The amount of water in the intestine will wary from person to person. Most people can hold between two and six liters at any one time. The amount you can hold is also determined by your psychological state so to speak. Getting lots of water sprayed into your intestines makes you feel like going to the toilet and you may not like lying on a bed surrounded by strangers feeling like you are going to empty your bowel all over the place ïŠ. The girls at the clinic told me that many people only like to have a little water sprayed in every time. This means that the process will be repeated many more times.
Filling the intestines with water generates peristaltic movement and you begin to expel the water along with fecal matter back through the tube and into the machine. The fecal matter is flushed out through a viewing tube, so that what is eliminated may be monitored. Quite often, unsuspected parasites are expelled, along with very old fecal material, very dark in color, which may have been in the colon for years.
During the treatment, one girl was holding the speculum in its place in my rectum and monitoring whatever was coming out with comments like "ohhh I think you have eaten mushroom" and "that must be passion fruit seeds" and the other girl was massaging my stomach to help dislodge impacted fecal matter. Unfortunately for me hardly anything came out and the girl who was first holding the speculum seemed to be assuming that the other one massaging me was not doing a proper job- so she took over. They were both giving me what can only be characterized as a hard massage and I didn’t feel comfortable at all to be honest.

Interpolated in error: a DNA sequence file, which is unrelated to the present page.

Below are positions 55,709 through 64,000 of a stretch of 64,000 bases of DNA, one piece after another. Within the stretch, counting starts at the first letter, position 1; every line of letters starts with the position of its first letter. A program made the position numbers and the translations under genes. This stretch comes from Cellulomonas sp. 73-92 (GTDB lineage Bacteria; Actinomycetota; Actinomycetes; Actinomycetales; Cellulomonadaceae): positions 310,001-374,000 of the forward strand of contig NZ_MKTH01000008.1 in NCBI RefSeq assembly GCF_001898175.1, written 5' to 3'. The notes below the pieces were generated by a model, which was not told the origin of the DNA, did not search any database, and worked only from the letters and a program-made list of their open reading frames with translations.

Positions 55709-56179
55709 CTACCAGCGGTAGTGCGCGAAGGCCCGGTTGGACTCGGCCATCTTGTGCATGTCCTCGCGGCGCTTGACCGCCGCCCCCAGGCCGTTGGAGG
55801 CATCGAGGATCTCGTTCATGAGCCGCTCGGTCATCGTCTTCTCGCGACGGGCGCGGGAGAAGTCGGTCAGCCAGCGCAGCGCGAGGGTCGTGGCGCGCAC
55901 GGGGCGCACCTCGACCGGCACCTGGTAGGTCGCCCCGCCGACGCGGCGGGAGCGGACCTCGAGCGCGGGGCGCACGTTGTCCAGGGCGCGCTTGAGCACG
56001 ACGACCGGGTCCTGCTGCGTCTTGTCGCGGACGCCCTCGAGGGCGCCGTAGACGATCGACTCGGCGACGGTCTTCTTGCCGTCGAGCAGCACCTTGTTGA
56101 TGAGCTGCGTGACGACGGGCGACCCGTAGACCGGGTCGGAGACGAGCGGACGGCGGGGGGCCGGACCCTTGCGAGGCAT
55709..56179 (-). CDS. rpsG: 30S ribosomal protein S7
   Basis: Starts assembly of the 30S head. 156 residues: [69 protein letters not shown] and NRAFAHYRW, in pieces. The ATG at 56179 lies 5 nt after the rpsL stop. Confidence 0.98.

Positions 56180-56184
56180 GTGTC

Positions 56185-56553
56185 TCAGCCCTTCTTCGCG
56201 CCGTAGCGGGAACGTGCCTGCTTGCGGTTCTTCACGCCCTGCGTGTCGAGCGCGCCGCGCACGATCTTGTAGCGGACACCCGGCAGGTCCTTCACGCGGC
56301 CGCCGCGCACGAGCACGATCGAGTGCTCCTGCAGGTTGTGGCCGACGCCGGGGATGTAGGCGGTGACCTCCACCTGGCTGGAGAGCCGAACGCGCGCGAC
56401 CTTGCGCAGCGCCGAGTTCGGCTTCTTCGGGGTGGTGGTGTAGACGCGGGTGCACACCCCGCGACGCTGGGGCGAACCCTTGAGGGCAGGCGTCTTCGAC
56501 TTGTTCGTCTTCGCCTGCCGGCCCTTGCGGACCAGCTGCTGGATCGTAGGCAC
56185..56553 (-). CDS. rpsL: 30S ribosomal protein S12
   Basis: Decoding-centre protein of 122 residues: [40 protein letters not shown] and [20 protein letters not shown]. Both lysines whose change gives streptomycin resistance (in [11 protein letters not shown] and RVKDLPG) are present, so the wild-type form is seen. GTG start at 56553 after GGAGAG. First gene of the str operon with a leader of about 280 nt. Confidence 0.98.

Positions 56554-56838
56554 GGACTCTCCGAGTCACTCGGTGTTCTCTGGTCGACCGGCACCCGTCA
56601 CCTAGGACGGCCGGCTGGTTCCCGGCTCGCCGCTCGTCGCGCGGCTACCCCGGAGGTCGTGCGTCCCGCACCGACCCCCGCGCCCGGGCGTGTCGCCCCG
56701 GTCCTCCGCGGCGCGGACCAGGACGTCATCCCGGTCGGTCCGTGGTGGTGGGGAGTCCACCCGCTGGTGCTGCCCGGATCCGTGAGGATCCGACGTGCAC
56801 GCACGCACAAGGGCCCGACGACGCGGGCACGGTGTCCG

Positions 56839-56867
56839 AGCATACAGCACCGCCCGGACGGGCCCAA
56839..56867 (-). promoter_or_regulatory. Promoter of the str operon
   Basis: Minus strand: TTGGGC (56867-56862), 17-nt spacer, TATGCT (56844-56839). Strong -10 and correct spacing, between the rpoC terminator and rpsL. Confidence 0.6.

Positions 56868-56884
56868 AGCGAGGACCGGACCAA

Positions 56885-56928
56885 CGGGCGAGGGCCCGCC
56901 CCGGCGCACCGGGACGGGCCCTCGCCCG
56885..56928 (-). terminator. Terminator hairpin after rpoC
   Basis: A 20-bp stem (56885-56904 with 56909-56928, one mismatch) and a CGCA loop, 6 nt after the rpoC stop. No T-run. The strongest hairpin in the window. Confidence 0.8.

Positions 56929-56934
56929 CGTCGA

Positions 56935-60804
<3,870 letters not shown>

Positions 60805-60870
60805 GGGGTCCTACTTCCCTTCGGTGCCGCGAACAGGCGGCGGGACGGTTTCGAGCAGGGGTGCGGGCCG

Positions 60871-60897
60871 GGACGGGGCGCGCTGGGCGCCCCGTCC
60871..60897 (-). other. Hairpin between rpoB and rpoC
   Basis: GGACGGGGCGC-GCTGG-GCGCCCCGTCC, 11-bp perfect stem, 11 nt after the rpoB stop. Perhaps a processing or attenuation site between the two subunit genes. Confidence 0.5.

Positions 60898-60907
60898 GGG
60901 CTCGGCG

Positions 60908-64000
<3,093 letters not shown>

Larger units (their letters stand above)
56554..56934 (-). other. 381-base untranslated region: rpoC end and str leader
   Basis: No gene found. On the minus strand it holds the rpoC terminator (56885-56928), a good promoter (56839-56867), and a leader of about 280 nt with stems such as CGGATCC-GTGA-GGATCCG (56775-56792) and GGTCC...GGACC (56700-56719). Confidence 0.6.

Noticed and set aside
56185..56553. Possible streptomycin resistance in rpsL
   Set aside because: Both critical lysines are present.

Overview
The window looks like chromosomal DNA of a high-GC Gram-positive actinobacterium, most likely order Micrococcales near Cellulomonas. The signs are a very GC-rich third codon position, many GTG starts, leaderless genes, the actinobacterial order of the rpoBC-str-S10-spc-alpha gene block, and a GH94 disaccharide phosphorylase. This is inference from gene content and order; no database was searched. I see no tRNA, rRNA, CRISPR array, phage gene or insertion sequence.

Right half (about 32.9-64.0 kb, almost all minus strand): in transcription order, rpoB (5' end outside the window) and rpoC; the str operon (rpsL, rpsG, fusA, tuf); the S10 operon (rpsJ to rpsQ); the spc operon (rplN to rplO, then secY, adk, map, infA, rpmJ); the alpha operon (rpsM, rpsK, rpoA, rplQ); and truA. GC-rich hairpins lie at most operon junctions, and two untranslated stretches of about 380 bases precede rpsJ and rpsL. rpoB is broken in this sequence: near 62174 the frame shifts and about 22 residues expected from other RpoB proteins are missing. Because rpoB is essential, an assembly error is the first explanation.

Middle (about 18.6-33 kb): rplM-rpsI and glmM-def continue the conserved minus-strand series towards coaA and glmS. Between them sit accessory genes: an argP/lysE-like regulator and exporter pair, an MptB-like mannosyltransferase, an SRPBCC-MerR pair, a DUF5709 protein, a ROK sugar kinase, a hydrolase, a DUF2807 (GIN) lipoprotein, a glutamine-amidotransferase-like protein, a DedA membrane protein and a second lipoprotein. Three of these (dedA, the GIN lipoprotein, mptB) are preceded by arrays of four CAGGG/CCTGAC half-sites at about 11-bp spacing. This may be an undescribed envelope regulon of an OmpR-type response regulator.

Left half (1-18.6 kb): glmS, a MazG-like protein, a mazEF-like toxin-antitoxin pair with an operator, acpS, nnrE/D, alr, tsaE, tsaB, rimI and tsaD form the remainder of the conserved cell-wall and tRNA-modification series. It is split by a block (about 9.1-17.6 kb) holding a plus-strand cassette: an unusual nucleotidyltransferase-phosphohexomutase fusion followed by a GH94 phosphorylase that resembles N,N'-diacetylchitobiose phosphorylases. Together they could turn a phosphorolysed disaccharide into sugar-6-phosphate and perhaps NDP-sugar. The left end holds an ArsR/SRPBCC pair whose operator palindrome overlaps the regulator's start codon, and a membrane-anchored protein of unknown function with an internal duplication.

After one hour of having water pumped in and water massaged out I was allowed to go and use the washroom. I went to the toilet and washed myself. After that I went back to the bed to have oil injected into the rectum. They told me that the oil would kill any worms etc. But as you can imagine it is not possible to retain oil inside of you- so it all went into the toiletïŠ.
Once I had dressed they served me a green drink and another hot drink with was suppose to generate healthy bacteria. I paid 1200 Baht (the equivalent of 38 $) and left.
On websites and at clinics advocating for colonic irrigation it is emphasized that Anyone suffering from gas, bloating, cramping pains, acne and other skin complaints, arthritis, and a list of bowel complaints such as irritable bowel etc., may benefit from colonic irrigation. Removing toxic matter is suppose to relieve you and can lead to the alleviation of symptoms such as arthritis, chronic fatigue syndrome, candidacies, and a host of other illnesses.
Some allopathic practitioners claim that colonic irrigation flushes out essential electrolytes and friendly bacteria from the bowel and that it can be dangerous. Practitioners counter that this can easily be remedied with the use of probiotics and that in any case, these possible disadvantages are easily offset by the benefits of having large amounts of putrefying matter, harmful organisms, and parasites removed from the system.
Now I had expected to feel immense relief but instead I had pain in my stomach and the pain continued the next day and I was constipated and had no bowel movement at all. But I had already paid for 3 treatments in advance and therefore I wrote to the clinic and asked them for advice. They responded very kindly and told me that I could get the money back that I had paid in advance or try to see if I felt better after another session. I chose the first option. I try as much as possible to listen to my body and due to the fact that my body reacted with pain, I decided not to do it again (for now).
I might try colonic irrigation later in life but momentarily I think I will stick to self-administered coffee enemas and raw food which so far has kept me happy.